NHS at 70: Health workers of the future share their views on the service

Robyn Dean hopes to become a medic.
Robyn Dean hopes to become a medic.

In hospital with her grandmother who had suffered a stroke, Robyn Dean got an insight into the work of doctors for the first time.

She was 15 when she watched staff at Airedale Hospital help her late grandma Elizabeth, working together to plan out how they would care for her.

“It made me realise and start to understand what the doctors did day to day,” she said. “From then on, I thought medicine would be something I would be interested in doing.”

Inspired by both the caring and scientific side of the career, Miss Dean, from Grassington, undertook periods of work experience at a GP surgery and on the neurology ward at Leeds General Infirmary.

A year out of education following her A-Levels, saw her work as a receptionist at a GP surgery in Keighley, volunteering for an Age UK shop and running activities for the elderly at a care home.

Miss Dean then started studying clinical sciences at The University of Bradford in September and hopes to go on to study medicine.

She said: “I really enjoy the scientific aspect of things. It is a job where I can combine the science element and how drugs work with the caring role. You aren’t only treating a patient, you have empathy and compassion towards them too.”

Miss Dean, 19, has already seen first hand the pressures the NHS is under both in GP and hospital care, with doctor and nurse staffing shortages putting strain on the system.

But she told The Yorkshire Post: “People have learned to deal with what they are faced with and work with what they have got.

“The NHS is very resourceful, always coming up with solutions to change the way things work to make the system better for patients and the staff that work within it.”

And, with the help of dedicated staff and passionate students training in health, she believes the “relic of the country” will thrive into the future.

She said: “There is a lot of people that fight for the NHS and want it to carry it on. With them, it will strive and continue.

“I believe it is a right that people gain access to healthcare, not a privilege, and I think that has a lot to do with why it has thrived for so long.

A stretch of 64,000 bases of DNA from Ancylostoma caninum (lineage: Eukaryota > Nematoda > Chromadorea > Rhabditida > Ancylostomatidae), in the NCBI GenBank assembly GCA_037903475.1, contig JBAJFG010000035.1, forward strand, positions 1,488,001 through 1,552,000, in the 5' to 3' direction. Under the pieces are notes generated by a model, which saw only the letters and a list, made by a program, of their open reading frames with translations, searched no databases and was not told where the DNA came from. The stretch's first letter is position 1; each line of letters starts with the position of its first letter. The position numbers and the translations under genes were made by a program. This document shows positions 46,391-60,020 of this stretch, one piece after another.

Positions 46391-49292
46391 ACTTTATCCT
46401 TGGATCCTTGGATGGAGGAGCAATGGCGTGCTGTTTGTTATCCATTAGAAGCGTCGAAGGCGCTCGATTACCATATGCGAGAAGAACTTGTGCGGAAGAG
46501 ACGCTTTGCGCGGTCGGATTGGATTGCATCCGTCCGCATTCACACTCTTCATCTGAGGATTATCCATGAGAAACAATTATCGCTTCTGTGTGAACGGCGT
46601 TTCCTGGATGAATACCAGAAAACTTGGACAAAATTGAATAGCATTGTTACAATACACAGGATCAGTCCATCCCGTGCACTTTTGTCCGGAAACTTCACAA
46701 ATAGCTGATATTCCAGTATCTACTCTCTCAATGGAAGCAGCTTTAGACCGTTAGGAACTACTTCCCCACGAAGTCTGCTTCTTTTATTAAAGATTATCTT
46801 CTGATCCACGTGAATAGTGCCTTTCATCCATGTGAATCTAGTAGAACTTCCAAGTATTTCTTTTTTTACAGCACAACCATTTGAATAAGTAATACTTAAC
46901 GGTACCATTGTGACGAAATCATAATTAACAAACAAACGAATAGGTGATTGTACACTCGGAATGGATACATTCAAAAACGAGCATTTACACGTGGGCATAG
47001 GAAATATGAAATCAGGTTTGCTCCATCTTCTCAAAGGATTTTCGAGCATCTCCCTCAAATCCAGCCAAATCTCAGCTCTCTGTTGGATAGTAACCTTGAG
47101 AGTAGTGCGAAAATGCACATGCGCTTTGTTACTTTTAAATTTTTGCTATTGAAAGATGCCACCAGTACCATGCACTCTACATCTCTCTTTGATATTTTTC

“People want to keep it going because it gives healthcare to a lot of people. If I am able to contribute to that and give something back, it’s great.”

Nursing student Laura Outhwaite said she hoped with medical advancements and more services, the NHS would have at least another 70 years ahead of it.

Reflecting on the service as she completes a degree in adult nursing, the 25-year-old Leeds Beckett University pupil said:“I hope it will go for another 70 years. I hope it is there for my lifetime and for my children’s lifetime.

“I think it is going to keep developing and we will get more services and medical advancements.

“We’re really proud of our NHS and everyone that works there gives so much of their time, I think that’s why it has been going so long.”

Miss Outhwaite started her course in September 2015, after four years working as a healthcare assistant, first doing home visits and later in a secure unit for people with poor mental health and learning disabilities.

She told The Yorkshire Post: “I have always been interested in health and social care and I loved my role as a healthcare assistant, seeing different people every day and supporting people long-term and getting to know them.

“I was dealing with a wide range of things from MS to dementia and I liked how varied it was. It was really community based and I liked the caring side of it, looking after people.”

Her degree has involved a combination of theory and practical work, including placements on Leeds hospital wards and out in community teams, delivering one-to-one care to people in their own homes.

She has secured a job as a community nurse in Doncaster from September.

She said: “As nurses you don’t really stop to think about it every day, but it is very rewarding helping people. You do get emotional sometimes as well when you see patients for long periods. You see them more than you see your family.”